I. FACTUAL AND PROCEDURAL BACKGROUND

         Lawrence was formerly an attorney and a member of the Kentucky Bar Association. In 2012, he was found guilty in federal district court of violating 26 U.S.C. § 7206(1), a felony offense involving false and fraudulent tax returns which Lawrence allegedly filed between 2004 and 2006. He was sentenced to twenty-seven months in prison and ordered to pay $128, 253 in restitution to the United States Treasury.[2]

         Lawrence's conviction was affirmed on direct appeal. See U.S. v. Lawrence, 557 Fed.Appx. 520 (6th Cir. 2014).[3] Lawrence unsuccessfully sought a new trial pursuant to Federal Rule of Criminal Procedure 33.[4] U.S. v. Lawrence, 2015 WL 428087 (E.D. Ky. 2015). He later filed a petition for habeas corpus, seeking post-conviction relief in federal district court pursuant to 28 U.S.C. § 2255.[5] His petition was denied, and the district court denied a certificate of appealability to the United States Sixth Circuit Court of Appeals. U.S. v. Lawrence, 2016 WL 3212161 (E.D. Ky. 2016); U.S. v. Lawrence, 2016 WL 4803934 (E.D. Ky. 2016). He petitioned the Sixth Circuit for a certificate of appealability, which was denied by Order entered April 4, 2017. See Lawrence v. U.S., Case No. 16-5870 (6th Cir. April 4, 2017). Lawrence has now exhausted all conventional post-conviction direct and collateral attacks against his conviction.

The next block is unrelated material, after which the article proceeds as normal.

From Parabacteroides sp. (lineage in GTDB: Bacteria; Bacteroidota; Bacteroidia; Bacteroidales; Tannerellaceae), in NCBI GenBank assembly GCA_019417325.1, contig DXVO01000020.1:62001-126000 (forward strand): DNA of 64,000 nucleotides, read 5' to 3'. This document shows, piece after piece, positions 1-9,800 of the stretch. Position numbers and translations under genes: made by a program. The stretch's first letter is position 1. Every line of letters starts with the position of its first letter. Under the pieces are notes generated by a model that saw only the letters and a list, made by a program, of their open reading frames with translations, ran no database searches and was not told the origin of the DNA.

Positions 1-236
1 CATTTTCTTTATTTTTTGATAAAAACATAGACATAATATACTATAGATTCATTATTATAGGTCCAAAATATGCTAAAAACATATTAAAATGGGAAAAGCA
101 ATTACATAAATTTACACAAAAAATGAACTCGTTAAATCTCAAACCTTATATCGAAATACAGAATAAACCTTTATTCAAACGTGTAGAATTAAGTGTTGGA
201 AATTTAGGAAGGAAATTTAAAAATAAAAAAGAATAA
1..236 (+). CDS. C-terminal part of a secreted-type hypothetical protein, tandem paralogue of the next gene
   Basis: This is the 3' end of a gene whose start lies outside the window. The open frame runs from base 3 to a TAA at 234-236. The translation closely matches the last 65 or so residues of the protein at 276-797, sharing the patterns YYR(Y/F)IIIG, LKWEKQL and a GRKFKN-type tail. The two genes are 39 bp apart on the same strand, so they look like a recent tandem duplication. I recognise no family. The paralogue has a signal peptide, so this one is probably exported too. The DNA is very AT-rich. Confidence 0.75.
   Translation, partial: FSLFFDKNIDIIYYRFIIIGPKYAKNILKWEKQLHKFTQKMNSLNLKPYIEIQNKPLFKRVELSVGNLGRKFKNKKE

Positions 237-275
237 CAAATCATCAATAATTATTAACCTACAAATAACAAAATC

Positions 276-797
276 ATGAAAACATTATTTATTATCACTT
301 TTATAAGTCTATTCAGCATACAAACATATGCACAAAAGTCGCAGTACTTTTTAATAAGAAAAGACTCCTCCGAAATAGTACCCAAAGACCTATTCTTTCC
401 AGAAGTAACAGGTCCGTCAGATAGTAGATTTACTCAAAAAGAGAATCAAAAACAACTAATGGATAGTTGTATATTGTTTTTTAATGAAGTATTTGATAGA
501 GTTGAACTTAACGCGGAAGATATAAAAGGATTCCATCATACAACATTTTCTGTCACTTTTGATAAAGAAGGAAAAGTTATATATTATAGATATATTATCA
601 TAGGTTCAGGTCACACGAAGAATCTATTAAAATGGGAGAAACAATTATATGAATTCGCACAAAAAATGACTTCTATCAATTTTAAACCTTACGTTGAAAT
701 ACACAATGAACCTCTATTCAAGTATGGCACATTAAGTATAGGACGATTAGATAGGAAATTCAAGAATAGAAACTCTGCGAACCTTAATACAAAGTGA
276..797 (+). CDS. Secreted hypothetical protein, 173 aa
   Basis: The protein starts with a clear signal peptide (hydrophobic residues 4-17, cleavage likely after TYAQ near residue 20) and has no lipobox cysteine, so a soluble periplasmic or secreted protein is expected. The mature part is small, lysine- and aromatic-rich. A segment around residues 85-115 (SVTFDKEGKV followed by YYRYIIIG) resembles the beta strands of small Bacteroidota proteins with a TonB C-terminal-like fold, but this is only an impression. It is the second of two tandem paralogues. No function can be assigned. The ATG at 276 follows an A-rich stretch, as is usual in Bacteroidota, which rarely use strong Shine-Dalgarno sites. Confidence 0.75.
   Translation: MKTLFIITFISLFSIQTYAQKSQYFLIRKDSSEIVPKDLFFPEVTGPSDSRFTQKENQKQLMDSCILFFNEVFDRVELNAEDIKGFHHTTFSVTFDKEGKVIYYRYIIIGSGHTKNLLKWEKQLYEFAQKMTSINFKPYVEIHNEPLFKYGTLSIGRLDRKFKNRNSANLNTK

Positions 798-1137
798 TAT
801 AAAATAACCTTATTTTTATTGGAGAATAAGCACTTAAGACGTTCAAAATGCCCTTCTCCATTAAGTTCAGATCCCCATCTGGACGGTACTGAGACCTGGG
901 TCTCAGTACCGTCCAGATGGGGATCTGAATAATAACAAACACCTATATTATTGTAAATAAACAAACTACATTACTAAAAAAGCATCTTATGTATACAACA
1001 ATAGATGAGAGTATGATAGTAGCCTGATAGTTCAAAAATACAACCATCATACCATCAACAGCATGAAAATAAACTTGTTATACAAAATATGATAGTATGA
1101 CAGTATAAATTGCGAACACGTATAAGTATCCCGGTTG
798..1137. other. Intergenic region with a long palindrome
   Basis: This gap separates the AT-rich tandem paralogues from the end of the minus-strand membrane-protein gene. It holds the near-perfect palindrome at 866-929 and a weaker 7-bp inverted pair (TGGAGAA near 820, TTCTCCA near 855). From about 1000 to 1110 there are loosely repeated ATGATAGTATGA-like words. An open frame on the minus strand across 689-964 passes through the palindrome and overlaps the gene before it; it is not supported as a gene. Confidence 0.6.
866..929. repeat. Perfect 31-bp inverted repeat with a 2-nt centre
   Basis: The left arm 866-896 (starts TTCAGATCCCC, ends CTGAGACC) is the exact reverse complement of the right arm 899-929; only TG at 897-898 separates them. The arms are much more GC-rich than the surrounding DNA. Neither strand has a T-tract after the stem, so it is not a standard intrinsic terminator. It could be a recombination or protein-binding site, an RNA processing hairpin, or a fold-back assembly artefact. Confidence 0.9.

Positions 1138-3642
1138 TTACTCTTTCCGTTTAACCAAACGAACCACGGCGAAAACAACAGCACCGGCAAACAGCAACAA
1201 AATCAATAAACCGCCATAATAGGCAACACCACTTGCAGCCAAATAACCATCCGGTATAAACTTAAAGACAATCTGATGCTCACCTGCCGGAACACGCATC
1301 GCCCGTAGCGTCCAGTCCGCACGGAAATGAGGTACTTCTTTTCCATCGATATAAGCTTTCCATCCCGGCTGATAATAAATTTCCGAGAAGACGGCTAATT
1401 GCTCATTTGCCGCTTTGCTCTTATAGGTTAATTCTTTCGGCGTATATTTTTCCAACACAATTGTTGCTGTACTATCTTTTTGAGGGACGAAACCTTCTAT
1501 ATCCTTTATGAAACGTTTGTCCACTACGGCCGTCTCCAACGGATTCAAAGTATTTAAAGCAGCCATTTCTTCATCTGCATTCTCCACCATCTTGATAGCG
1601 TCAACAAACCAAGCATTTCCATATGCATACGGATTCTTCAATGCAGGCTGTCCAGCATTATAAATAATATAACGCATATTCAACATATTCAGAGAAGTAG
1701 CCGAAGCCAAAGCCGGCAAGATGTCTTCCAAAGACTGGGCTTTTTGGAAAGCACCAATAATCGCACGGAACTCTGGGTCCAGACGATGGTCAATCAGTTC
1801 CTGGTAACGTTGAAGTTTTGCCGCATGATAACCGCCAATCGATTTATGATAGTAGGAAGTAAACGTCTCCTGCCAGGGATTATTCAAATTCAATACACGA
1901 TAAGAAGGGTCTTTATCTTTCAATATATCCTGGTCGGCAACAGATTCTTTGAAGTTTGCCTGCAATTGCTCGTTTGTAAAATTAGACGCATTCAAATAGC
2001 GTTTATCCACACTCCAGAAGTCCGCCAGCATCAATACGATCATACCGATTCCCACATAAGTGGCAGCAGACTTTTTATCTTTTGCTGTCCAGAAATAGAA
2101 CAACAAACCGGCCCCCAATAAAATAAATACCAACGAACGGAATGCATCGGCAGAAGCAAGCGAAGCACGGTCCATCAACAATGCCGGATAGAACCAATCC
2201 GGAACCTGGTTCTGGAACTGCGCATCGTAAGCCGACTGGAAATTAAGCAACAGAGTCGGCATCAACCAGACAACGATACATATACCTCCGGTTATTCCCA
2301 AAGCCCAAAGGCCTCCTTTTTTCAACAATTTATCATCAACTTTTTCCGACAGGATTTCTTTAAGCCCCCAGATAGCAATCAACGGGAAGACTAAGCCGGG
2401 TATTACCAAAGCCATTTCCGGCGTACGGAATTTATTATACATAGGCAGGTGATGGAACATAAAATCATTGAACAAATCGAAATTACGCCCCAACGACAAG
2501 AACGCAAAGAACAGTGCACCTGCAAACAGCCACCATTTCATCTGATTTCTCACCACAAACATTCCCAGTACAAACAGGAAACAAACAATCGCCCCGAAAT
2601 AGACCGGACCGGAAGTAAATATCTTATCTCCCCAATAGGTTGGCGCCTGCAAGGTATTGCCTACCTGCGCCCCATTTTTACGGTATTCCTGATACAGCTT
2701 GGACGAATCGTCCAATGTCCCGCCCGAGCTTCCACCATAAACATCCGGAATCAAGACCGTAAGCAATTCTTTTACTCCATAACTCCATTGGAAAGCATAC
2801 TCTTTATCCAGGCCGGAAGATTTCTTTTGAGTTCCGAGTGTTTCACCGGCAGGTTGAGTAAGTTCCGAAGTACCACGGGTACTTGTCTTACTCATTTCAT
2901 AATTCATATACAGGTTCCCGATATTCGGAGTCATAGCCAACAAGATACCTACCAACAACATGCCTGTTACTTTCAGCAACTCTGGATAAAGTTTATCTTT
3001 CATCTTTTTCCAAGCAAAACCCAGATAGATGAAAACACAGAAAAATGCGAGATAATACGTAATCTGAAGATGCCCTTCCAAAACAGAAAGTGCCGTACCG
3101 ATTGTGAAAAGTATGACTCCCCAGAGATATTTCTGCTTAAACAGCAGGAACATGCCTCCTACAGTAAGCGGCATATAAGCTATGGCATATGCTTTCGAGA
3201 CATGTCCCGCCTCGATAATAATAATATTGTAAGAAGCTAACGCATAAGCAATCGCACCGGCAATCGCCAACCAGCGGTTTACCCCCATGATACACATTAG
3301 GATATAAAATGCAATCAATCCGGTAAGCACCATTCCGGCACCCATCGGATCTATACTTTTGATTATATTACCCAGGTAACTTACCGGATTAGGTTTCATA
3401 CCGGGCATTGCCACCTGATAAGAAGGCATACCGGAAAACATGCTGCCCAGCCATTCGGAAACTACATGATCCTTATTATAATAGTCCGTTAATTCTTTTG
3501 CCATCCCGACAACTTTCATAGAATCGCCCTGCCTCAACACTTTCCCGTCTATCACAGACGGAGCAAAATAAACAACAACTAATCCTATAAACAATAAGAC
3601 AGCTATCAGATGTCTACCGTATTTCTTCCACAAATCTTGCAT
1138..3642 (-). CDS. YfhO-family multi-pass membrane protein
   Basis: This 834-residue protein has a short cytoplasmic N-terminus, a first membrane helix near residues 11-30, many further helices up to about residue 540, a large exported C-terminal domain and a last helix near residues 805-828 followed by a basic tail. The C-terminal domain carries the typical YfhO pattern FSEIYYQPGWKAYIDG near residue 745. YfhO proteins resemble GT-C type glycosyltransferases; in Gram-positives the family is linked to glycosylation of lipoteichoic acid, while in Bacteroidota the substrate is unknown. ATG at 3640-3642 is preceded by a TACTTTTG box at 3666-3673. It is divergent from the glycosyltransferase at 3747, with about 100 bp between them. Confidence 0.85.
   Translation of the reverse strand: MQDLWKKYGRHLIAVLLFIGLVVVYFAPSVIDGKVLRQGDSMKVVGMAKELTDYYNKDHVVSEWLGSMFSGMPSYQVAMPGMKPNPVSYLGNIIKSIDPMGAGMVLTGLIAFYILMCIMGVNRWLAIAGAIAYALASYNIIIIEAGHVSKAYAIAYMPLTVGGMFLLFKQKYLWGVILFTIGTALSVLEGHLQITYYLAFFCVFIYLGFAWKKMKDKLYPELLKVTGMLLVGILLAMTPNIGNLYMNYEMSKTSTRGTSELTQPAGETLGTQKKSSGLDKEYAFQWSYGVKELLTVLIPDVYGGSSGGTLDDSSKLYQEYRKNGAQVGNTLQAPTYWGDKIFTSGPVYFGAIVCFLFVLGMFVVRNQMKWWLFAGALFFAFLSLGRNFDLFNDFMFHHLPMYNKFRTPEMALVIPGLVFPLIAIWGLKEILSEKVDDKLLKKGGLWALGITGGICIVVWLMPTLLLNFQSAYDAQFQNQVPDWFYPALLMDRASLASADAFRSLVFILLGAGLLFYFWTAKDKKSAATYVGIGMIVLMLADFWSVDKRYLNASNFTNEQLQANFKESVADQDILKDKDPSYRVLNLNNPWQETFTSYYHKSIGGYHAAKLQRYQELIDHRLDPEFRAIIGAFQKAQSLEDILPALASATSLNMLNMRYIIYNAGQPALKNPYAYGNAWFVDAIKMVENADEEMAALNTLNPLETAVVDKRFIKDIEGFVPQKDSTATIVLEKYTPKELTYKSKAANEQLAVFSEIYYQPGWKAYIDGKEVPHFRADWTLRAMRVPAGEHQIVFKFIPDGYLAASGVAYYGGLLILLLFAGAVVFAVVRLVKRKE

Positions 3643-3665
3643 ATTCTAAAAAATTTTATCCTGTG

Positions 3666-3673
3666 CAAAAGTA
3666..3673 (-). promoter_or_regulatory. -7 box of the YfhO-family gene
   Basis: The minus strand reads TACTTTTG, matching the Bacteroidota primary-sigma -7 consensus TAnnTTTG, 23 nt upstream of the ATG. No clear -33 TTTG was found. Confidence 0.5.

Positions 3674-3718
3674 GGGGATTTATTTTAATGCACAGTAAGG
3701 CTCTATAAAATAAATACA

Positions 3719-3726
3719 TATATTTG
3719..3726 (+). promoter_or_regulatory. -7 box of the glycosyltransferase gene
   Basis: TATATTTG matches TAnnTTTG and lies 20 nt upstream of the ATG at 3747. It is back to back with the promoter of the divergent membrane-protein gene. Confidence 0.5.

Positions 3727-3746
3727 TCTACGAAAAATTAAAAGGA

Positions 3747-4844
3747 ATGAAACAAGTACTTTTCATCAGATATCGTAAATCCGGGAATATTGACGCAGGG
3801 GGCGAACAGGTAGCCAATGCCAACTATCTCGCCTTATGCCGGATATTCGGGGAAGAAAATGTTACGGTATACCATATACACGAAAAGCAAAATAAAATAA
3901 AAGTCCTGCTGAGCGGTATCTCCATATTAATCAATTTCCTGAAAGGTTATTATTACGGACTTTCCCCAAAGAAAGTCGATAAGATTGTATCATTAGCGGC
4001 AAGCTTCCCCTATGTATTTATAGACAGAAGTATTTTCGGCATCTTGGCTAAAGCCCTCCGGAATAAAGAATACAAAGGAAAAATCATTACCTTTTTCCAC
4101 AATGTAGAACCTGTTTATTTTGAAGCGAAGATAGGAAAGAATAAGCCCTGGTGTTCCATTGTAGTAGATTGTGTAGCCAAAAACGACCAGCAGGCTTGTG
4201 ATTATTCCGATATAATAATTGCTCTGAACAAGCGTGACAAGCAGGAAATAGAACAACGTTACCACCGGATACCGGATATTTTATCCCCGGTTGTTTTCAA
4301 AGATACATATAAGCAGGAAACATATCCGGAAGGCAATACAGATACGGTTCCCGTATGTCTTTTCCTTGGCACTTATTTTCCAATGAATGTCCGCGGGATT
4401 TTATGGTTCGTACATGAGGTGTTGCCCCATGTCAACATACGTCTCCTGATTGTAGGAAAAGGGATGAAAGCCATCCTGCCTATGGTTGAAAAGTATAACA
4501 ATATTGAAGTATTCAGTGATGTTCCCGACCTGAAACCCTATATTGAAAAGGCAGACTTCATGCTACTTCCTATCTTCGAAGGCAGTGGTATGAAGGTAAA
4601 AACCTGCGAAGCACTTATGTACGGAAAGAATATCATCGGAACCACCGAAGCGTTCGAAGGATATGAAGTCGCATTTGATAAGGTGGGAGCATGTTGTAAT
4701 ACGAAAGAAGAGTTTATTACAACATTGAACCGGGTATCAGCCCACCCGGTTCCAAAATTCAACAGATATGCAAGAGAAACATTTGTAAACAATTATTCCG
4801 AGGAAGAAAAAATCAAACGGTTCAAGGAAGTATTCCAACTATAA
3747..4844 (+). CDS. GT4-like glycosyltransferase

In October 2015, while the federal litigation was still pending, Lawrence filed a civil action in the Gallatin Circuit Court against the attorneys and law firms that defended him in his federal court trial. His sole cause of action was that his attorneys had committed professional negligence in their defense of his criminal charges.[6] The Complaint was entitled, "CAUSE OF ACTION PROFESSIONAL NEGLIGENCE." The complaint alleges that "the representation provided by the defendants jointly and individually were [sic] laced with professional negligence, gross negligence, breach of fiduciary duty, breach of contract both express and implied, breach of professional failure to observe the rules and order of the court and were intentionally reckless and wanton with the representation of the defendants, including but not limited to the violating the constitutional rights of the defendants." More specifically, the complaint alleged that Lawrence's attorneys were negligent by failing to comply with a scheduling order relating to the disclosure of expert witness testimony; by failing to object to certain testimony presented at trial; and by failing to move for a bill of particulars. This negligence, according to Lawrence's complaint, caused the "utter failure" of his trial defense and "subjected Mr. Lawrence to ineffective assistance of counsel."